Delhi vision document gaffe may cost BJP in Assam
Local party leaders fear the anger against the party following the release of the vision document could impact the election to 74 municipal boards and town committees in 11 of Assam’s 27 districts on February 9. The campaigning ends on Saturday.india Updated: Feb 07, 2015 12:48 IST
The poll vision document gaffe of labelling people from northeast living in Delhi as immigrants might cost the BJP its cultivated popularity in Assam.
Local party leaders fear the anger against the party following the release of the vision document could impact the election to 74 municipal boards and town committees in 11 of Assam’s 27 districts on February 9. The campaigning ends on Saturday.
The ruling Congress and regional parties such as Asom Gana Parishad besides social organisations cashed in on the faux pas to fan anti-BJP sentiments. Effigies of BJP leaders were burnt and campaigners were booed at several places.
“Our party bird was soaring high before the vision document turned into a catapult and shot the ‘immigrant’ stone to bring it down,” a senior party leader on campaign trail told HT from Nalbari, 71 km northwest of Guwahati.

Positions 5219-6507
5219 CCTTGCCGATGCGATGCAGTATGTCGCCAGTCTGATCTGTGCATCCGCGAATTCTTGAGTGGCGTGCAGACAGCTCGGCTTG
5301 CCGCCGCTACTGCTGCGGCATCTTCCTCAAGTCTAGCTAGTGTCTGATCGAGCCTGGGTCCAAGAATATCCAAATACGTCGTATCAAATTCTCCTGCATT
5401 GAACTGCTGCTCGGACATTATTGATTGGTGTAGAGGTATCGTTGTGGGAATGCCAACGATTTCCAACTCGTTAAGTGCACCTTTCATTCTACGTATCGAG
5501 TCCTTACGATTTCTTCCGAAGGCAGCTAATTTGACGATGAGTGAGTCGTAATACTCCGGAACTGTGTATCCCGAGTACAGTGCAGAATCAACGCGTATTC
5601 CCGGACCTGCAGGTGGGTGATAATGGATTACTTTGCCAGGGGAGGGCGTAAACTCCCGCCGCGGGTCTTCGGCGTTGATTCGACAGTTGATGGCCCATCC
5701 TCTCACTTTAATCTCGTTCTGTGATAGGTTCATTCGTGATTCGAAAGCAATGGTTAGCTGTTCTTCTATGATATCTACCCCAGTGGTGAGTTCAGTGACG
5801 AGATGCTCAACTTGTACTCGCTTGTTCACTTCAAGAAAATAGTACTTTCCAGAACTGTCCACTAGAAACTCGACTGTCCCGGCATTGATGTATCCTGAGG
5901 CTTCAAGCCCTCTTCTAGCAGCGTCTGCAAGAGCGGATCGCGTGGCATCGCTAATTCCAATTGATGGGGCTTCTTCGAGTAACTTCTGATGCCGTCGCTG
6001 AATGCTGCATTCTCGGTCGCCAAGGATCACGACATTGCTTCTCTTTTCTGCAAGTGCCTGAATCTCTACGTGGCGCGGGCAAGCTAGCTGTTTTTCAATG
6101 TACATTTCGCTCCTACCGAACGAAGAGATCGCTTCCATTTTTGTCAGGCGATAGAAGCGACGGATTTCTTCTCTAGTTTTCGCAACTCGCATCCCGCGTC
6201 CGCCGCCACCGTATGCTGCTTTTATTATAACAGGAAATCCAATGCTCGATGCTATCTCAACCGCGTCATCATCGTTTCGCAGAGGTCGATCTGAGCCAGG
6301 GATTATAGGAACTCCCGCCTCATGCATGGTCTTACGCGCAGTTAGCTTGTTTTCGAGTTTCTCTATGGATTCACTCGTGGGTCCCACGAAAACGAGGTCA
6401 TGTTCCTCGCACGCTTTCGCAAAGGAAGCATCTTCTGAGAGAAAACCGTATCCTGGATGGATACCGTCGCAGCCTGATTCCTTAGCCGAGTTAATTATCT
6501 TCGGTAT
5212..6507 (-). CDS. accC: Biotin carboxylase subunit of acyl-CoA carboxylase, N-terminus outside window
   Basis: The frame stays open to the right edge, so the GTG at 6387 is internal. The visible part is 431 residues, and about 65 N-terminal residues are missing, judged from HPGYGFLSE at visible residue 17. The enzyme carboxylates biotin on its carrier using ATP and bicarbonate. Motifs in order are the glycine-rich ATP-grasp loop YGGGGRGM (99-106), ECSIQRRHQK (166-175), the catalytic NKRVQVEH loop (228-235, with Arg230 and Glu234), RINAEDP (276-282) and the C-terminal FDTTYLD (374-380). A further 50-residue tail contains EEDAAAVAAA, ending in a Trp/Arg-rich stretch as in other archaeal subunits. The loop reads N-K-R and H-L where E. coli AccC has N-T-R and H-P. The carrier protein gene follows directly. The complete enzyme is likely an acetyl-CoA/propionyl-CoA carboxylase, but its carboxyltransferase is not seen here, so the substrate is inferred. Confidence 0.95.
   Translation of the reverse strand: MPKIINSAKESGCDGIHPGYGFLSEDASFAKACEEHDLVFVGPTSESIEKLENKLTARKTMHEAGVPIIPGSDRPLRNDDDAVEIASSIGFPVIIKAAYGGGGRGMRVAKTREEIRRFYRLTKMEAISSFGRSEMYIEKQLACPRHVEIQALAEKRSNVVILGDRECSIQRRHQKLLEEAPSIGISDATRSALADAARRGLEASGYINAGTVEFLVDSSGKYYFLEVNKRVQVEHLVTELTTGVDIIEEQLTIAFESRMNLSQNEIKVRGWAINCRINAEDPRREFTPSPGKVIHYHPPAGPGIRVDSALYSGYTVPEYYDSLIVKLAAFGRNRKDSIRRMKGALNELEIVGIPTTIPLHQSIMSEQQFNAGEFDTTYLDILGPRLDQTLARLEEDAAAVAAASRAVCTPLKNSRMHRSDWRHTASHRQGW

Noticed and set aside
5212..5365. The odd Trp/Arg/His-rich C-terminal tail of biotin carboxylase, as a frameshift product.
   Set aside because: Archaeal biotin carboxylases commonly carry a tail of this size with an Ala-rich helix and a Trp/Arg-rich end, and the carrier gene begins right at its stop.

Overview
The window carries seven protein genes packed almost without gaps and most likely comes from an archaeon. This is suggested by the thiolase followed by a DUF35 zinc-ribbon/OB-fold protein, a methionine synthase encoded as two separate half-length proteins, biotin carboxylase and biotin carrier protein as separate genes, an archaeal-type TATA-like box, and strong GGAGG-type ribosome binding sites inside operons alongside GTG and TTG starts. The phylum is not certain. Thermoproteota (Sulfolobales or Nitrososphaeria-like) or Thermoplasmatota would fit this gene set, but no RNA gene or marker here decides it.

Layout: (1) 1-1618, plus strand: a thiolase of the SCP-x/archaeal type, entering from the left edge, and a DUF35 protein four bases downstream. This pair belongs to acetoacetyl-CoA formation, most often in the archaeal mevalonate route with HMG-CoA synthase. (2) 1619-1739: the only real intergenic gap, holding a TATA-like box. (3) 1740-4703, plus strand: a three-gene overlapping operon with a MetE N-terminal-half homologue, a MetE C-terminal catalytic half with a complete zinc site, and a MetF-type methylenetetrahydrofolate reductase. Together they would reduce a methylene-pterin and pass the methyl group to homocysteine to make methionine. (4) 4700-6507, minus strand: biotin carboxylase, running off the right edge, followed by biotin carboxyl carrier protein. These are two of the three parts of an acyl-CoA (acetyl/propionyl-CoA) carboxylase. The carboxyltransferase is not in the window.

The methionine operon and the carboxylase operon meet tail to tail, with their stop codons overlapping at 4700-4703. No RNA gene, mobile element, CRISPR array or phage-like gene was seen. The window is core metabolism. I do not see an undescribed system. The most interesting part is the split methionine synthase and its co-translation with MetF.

Punters and opinion polls had put the BJP ahead of the beleaguered Congress in the local body polls.
Another leader close to state unit president Siddhartha Bhattacharyya admitted the faux pas has made the word ‘immigrants’ boomerang on the BJP. The party had built it base on the fear that indigenous communities would be overrun by Muslim immigrants from Bangladesh allegedly used by Congress as vote-bank.
Apart from the ‘Modi wave’, the BJP played the Bangladeshi card to win seven of the 14 Lok Sabha seats in Assam last year.
Though the party formed a government in Arunachal Pradesh in 2003, Assam is the only northeastern state where political pundits feel it has a realistic chance of ruling.
“The outcome was a reward of our hard work in compound interest,” Union sports minister Sarbananda Sonowal had said after winning the Lakhimpur Lok Sabha seat last year.
One word – immigrants – is threatening to undo the effort, in the short-term at least, despite apologies from BJP’s central leadership for the ‘error’.
Meanwhile, state Congress president Anjan Dutta courted controversy by declaring that Rs 1,000 crore earmarked by the government for urban and semi-urban development would be provided only to those municipal boards and town committees where Congress wins.
"If this is blackmailing, so be it," Dutta said on the penultimate day of campaigning on Friday.
"This is violation of the election code of conduct and we have lodged a complaint," a spokesperson of the pro-minority All India United Democratic Front said.